As my husband, Ed, and I drove down a quiet rural
Illinois highway one day, we passed a large wooden sign at the
side of the road. The hand-painted lettering on the
sign proclaimed, "Full Gospel Church -- 1/2 mile. "What is a
"full gospel" church?" Ed asked. As I attempted to
explain, a light came on in my mind, and suddenly, I knew. The
"full gospel" was what I had been searching for all of my
adult life, at times actively, at other times without even being aware
of what it was I sought.
Apart from a brief encounter with Jesus at age
six, I grew up pretty much without religion. By the time I was in
my teens, I took the route all-too-common in the '60s, "looking for
love in all the wrong places." Just before my 17th birthday, I
found myself pregnant and standing before a minister, vowing to
"love, honor and obey" my 17-year-old boyfriend, while
thinking about the red-checkered tablecloth I'd buy for our tiny new
By the time I reached my mid-20s, I was into my second abusive
marriage and was the mother of three. I'd messed up my life just about
as much as I possibly could. Near despair, I determined it was time to
make some effort to change my miserable life. I began by seeking counseling. That was when a
series of incredible "coincidences" began to occur
through which the Spirit of the Lord led me to the Gospel.
"How much do you drink?" the counselor
asked only a short way into the first session.
"What does that have to do with
anything?" I wondered to myself. "Oh, not too
much," I responded. "Maybe about a six pack a
"Not too much?" he raised his eyebrows.
"Six beers a day is 'not too much?'" Had I been
completely honest, I would have told him I probably drank even
more than that. Much to my surprise, he referred me to an alcohol
abuse counselor. I was pretty sure drinking wasn't my problem,
but knowing I had exhausted my own resources, I made the
"The first thing you have to do is admit the
problem is beyond your control and submit it to God," said
"Oh great," I thought. "This will
never work." Though I was not at all sure what my problem
was, I did realize it was beyond my control, otherwise I wouldn't
have been there, but submit it to God? No way. "I don't
believe in God," I countered.
"It doesn't have to be any particular
god," she said, "but some form of 'supreme being,'
however you understand him."
I shook my head. "I don't believe in any
The counselor smiled. "You consider yourself
a pretty open-minded person, don't you?" It was exactly the
right question. I felt I was the most "open-minded"
person I knew.
"Definitely," I shot back.
"But you've closed your mind to God,"
She was right. I had closed my mind and my heart
to God. Perhaps I could give it a try, I thought. I had nothing
My stress goes down but my
curiosity goes up
Out of hand, I rejected Christianity as too
"traditional." So, in search of a more palatable
option, I went to the local library and checked out a couple of
books on yoga and Hinduism and began my search for
"God." Soon I was practicing transcendental meditation
at least 20 minutes a day. I was more relaxed, less stressed out
about my problems, but I hadn't found God. And I knew it.
At the same time, my husband, Melvin, was
commuting to work with a man who was a Jehovah's Witness. Every
day Melvin would come home from work telling me something new
John had said about God, Jesus, and the Bible. I had never read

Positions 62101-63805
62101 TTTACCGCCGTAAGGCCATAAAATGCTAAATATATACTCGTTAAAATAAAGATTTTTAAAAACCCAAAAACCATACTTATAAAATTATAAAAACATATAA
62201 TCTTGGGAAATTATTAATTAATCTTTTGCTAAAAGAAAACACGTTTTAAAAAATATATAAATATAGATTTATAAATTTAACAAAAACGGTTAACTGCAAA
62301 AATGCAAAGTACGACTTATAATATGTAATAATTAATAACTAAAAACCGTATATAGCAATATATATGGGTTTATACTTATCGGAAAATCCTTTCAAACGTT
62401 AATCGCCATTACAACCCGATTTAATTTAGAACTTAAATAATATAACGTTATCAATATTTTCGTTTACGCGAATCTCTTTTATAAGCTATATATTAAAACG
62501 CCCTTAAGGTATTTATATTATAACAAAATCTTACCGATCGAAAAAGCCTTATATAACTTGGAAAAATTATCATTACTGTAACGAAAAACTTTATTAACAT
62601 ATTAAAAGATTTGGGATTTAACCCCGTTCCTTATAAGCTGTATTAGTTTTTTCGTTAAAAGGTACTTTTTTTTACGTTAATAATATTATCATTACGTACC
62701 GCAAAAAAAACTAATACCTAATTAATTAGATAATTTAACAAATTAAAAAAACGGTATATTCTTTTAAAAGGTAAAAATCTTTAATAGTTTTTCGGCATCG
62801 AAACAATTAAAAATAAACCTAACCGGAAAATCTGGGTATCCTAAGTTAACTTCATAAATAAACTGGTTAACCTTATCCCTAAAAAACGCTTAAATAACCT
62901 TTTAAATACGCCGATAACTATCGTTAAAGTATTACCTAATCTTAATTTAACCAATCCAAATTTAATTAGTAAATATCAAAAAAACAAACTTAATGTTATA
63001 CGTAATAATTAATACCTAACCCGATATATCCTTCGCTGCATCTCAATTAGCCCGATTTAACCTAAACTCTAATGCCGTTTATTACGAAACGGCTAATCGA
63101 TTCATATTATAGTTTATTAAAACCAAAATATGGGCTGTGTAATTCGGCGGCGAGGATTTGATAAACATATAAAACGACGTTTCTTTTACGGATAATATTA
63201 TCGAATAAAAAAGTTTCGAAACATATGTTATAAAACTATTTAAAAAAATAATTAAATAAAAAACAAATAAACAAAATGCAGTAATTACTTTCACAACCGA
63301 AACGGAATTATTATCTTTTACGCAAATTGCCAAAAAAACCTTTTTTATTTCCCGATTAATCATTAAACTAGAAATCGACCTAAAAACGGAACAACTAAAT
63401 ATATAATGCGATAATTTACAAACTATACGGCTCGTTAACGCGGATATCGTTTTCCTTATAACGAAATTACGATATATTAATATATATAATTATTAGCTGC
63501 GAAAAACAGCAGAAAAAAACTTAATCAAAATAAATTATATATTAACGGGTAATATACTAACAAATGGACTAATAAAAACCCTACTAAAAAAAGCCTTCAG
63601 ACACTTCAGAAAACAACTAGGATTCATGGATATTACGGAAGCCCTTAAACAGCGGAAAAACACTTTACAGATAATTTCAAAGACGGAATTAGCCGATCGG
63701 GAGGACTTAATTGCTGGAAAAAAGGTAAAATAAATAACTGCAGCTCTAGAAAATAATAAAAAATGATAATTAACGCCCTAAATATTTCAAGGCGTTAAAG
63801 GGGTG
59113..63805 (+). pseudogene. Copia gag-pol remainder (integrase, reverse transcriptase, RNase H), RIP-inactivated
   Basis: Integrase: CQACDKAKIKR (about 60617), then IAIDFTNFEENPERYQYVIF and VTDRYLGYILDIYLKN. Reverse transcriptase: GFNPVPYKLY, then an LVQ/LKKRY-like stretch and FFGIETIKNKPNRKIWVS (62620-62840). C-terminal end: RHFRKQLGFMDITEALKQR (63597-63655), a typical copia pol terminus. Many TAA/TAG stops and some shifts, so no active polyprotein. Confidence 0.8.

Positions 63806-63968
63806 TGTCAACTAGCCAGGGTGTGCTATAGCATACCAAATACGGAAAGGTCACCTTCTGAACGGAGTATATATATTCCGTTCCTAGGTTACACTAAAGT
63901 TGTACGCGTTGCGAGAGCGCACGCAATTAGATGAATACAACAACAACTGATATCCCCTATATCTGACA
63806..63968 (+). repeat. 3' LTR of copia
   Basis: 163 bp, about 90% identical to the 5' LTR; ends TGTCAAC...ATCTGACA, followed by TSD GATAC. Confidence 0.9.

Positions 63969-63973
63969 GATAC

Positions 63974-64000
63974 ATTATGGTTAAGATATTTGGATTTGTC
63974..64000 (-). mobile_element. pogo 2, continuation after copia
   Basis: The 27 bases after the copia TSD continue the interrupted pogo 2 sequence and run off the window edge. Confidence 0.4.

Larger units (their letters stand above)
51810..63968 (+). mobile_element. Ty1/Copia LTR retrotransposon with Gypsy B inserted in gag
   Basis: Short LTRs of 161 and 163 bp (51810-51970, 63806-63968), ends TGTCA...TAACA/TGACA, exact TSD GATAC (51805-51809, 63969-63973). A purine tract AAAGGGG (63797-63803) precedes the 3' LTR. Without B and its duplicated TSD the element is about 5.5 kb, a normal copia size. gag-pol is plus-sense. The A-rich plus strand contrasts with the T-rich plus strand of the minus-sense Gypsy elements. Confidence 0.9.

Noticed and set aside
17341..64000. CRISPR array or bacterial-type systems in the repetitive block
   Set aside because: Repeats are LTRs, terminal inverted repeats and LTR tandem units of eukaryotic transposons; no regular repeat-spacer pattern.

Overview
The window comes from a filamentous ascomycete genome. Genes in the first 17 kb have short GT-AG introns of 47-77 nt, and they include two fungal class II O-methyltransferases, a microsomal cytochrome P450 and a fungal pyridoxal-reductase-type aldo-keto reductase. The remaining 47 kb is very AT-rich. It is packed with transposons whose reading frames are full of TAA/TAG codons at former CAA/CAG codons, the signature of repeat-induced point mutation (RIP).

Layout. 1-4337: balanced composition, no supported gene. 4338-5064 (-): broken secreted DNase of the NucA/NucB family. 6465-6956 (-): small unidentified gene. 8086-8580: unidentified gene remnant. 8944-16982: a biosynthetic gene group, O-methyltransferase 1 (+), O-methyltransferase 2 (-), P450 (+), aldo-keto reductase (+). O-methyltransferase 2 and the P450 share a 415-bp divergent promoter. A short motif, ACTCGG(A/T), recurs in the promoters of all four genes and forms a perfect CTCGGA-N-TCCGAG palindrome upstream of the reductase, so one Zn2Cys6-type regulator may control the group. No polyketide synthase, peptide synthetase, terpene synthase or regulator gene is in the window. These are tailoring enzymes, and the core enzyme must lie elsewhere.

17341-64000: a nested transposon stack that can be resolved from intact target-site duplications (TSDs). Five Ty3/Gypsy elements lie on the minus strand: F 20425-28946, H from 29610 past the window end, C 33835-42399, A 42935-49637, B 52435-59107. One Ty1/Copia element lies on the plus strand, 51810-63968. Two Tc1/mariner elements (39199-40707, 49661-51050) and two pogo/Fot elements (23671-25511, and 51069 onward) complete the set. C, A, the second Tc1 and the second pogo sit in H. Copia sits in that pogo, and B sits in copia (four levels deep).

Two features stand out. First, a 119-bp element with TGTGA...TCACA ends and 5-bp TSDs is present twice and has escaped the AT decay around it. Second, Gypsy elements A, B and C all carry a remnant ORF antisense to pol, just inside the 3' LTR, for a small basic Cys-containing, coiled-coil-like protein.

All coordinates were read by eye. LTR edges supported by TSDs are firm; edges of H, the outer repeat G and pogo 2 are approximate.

the Bible and we didn't even own one, but I was sure what John
was telling Melvin couldn't possibly be true. Nonetheless, I
found myself getting more and more curious.
Then one day I was reading a book about yoga and
came across the following claim, "Truly spiritual people are
always vegetarians. Even in the Hebrew Bible, God gave man the
fruits of the trees to be their food, not the animals of the
I was puzzled. I'd known many Christians over the
years, and not one of them had been a vegetarian. My curiosity
got the best of me. I went out to the store and bought a Bible. I
just had to know if what that author and the Jehovah's Witness
were saying was true.
That night, I began to read the Gospel of
Matthew, and immediately fell in love with Jesus. I knew without
a doubt that no mere man could have invented the stories I read.
If man were even capable of imagining God would become human, he
would at least have him born in a castle, I thought, never in a
"Blessed are the poor in spirit, for theirs
is the kingdom of heaven," Jesus told me in Scripture.
"Blessed are they who mourn, for they shall be comforted.
Blessed are the meek, for they will inherit the earth."
These were definitely not the words of a mere man. In my
experience, the meek never inherited anything but trouble. I lay
there in my bed, reading all night long, continuing into Mark,
Luke, and John.
Just before daybreak, I rose, knelt by the side
of my bed and began to pray.
As I prayed, I experienced an overwhelming sense
of Christ's presence in the room with me. It was as though he
stood at my side with his hand resting on my shoulder, and I was
nearly overcome with a feeling of love more powerful than any I
had ever imagined. I knew without a doubt -- Jesus loved me --
and I knew my sinful past was forgiven as I surrendered my life
to this incomprehensible God/Man who captured my heart.
St. Paul knew what he was
"Coincidentally," my children were
attending Bible school that week with our Baptist neighbors. That
Sunday morning, I attended a worship service at their small,
independent Baptist church and publicly professed my faith in
Christ. The next week I was baptized by immersion. For the next
year, I seldom missed a Sunday morning, Sunday evening, or
Wednesday night service. And I seldom allowed a day to pass
without spending some time reading the Holy Scriptures and in
prayer. I had tasted that the Lord was good, but I began to sense
there was more to Christ than I had found. There was something
missing. I sensed that I had not yet found the full gospel.
A friend and fellow Baptist, Marsha, began to
tell me about the "Baptism of the Holy Spirit," and the
gifts of the Spirit. I searched the Scriptures and read every
publication I could find on the subject. Marsha was involved in
the "Women's Aglow Fellowship," an interdenominational
women's group associated with the "Full Gospel Businessmen's
Association." I attended their next monthly meeting and was
excited by the freedom with which this group praised God.
Expecting to feel uneasy if any of the gifts of the Spirit were
manifested, I was amazed when the group began to glorify God in a
host of other languages and the only thing I felt was joy, peace
"Yes, this is it," I thought. This was
what I had been missing. At the end of the service, I went
forward for prayer. More than anything in the world I wanted this